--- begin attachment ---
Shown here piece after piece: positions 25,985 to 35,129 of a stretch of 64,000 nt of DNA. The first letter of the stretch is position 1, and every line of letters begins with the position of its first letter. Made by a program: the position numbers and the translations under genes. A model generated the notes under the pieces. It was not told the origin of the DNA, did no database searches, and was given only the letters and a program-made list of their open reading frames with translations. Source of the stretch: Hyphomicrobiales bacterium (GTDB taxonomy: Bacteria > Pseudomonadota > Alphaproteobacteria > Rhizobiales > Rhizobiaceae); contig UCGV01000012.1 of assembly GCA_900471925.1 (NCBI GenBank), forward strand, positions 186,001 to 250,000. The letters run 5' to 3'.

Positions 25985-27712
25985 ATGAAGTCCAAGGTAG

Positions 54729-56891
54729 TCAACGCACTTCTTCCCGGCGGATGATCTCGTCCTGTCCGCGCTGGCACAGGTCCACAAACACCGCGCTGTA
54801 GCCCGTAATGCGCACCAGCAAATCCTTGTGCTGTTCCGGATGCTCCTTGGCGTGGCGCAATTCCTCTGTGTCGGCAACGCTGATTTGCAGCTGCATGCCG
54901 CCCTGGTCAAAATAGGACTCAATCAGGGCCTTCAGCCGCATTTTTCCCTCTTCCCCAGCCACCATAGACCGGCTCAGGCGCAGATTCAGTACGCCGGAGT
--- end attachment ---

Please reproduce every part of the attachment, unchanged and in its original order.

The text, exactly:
Shown here piece after piece: positions 25,985 to 35,129 of a stretch of 64,000 nt of DNA. The first letter of the stretch is position 1, and every line of letters begins with the position of its first letter. Made by a program: the position numbers and the translations under genes. A model generated the notes under the pieces. It was not told the origin of the DNA, did no database searches, and was given only the letters and a program-made list of their open reading frames with translations. Source of the stretch: Hyphomicrobiales bacterium (GTDB taxonomy: Bacteria > Pseudomonadota > Alphaproteobacteria > Rhizobiales > Rhizobiaceae); contig UCGV01000012.1 of assembly GCA_900471925.1 (NCBI GenBank), forward strand, positions 186,001 to 250,000. The letters run 5' to 3'.

Positions 25985-27712
25985 ATGAAGTCCAAGGTAG

Positions 54729-56891
54729 TCAACGCACTTCTTCCCGGCGGATGATCTCGTCCTGTCCGCGCTGGCACAGGTCCACAAACACCGCGCTGTA
54801 GCCCGTAATGCGCACCAGCAAATCCTTGTGCTGTTCCGGATGCTCCTTGGCGTGGCGCAATTCCTCTGTGTCGGCAACGCTGATTTGCAGCTGCATGCCG
54901 CCCTGGTCAAAATAGGACTCAATCAGGGCCTTCAGCCGCATTTTTCCCTCTTCCCCAGCCACCATAGACCGGCTCAGGCGCAGATTCAGTACGCCGGAGT